By using these techniques to reduce the thermal bridging, not only is the overall performance of the wall dramatically increased, the thickness of insulation required to meet code can be reduced. The result: a decrease in the cost per square foot per R-value of insulation required, and a reduction in overall wall thickness, leaving the owner with more overall useable or leasable floor area. Thinner wall profiles also mean a reduction in trim flashing at windows and doors and associated labor costs. Today it is more important than ever to get the insulation equation right. As the glazing area increases—which it typically does in modern buildings—the importance of the opaque wall assembly's insulation effectiveness increases. High glazing ratios begin to kill the overall efficiency of the entire wall assembly at an exponential rate, so better performing insulation methods become ever more critical to keep energy usage and operating costs in check.

Hidden Benefit of CI—Elimination of Condensation

In the accompanying figure, note that the right side is the warm inside, left side is the cool outside. In this illustration, the problem is in the cavity—this is where condensation is most likely to occur. In fact, the danger point is a specific place – on the interior side of the exterior sheathing. With the importance of temperature paramount when it comes to condensation, the most important characteristic to know is the temperature at this location. R-values can be used to determine temperature. Since the R-values to the inside of the wall are much greater than the outside, the danger zone will have a temperature much closer to the outside temperature than the inside temperature. The temperature at the sheathing in this example is 10F, and an interior humidity of only 8 percent would be enough for condensation to form.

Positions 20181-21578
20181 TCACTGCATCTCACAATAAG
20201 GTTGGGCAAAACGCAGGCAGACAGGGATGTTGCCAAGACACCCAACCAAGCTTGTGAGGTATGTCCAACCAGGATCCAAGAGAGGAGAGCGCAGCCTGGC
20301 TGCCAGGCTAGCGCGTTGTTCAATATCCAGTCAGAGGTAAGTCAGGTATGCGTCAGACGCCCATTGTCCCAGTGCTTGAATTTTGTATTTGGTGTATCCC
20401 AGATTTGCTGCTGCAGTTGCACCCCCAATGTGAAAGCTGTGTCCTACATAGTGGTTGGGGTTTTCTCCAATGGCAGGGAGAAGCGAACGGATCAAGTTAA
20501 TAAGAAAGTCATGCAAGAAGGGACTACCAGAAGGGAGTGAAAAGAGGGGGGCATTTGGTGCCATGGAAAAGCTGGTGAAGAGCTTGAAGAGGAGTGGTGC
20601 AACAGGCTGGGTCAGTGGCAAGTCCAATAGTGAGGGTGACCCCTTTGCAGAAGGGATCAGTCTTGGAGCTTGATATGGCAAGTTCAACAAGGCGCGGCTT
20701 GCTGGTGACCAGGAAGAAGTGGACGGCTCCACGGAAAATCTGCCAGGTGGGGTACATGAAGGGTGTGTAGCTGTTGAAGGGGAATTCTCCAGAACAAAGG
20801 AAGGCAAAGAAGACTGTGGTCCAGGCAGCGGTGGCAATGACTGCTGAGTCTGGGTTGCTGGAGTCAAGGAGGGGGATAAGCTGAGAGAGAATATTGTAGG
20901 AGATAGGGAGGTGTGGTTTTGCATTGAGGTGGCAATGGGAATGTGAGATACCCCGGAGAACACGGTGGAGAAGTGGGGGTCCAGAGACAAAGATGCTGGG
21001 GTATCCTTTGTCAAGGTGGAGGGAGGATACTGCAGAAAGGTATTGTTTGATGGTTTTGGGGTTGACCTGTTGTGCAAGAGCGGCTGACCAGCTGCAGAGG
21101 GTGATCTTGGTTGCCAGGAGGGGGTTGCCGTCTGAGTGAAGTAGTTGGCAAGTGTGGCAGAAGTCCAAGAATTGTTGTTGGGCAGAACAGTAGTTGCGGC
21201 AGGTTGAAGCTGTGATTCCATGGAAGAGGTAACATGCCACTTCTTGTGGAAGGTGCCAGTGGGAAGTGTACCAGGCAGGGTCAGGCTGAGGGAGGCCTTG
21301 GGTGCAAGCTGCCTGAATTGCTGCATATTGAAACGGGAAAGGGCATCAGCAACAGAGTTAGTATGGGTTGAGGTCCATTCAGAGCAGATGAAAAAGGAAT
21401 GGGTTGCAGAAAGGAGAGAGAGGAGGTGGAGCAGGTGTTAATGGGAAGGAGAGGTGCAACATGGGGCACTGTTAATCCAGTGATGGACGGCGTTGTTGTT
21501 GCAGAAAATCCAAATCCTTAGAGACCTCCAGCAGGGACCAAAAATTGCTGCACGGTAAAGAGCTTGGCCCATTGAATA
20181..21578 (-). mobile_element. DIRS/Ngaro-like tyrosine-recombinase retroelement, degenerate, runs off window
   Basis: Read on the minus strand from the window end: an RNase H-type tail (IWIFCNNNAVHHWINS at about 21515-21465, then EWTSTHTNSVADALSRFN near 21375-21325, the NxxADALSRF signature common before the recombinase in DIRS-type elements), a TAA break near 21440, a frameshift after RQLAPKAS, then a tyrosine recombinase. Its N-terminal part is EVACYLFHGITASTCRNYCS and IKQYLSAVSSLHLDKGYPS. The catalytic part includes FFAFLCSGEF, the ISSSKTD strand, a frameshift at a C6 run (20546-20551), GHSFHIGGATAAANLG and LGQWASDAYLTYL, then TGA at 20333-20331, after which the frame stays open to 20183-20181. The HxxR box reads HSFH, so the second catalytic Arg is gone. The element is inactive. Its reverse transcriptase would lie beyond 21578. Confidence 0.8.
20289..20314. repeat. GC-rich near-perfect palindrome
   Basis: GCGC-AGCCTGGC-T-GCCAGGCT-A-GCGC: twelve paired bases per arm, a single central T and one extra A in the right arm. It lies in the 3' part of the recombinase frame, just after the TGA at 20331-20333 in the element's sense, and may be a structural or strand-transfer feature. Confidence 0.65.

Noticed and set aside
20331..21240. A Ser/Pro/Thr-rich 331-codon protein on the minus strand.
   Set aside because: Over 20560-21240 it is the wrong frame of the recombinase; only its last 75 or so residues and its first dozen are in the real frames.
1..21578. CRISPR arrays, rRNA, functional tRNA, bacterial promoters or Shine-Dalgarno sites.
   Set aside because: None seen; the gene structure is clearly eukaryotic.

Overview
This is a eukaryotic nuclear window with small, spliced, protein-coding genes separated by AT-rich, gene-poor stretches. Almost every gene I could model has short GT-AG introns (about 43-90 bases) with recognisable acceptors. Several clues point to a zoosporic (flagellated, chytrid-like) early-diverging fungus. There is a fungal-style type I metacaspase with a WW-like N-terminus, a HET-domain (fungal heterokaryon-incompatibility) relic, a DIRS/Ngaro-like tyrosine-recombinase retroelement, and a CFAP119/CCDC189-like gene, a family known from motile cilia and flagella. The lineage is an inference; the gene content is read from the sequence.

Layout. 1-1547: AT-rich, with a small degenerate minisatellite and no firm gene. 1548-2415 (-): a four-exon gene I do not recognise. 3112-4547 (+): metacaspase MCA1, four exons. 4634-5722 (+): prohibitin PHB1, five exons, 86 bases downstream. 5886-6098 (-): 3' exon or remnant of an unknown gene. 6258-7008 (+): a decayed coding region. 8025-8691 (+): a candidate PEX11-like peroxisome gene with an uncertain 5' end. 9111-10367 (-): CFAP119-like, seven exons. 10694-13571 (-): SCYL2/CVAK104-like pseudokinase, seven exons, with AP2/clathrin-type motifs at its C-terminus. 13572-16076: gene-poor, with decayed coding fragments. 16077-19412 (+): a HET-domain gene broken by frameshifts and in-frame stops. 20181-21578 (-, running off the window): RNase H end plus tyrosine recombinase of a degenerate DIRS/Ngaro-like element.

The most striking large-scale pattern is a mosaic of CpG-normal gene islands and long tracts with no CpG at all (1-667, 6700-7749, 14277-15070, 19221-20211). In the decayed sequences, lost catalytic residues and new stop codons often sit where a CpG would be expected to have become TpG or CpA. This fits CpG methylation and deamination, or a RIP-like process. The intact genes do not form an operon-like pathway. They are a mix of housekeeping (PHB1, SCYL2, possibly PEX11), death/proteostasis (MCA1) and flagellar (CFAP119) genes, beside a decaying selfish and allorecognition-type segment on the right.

Yet if the exterior insulation is dominant, the point of condensation, or dew point, will be dramatically different. This shift in insulation from interior to exterior creates a much warmer stud cavity. With a stud cavity now at the temperature of the conditioned space, the likelihood of condensation is reduced. In short, condensation is a temperature related phenomena, and shifting the position of the insulation has dramatically changed the temperature.

Conforming to Code

Illustration courtesy of Knight Wall Systems



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Originally published in Architectural Record
Originally published in January 2014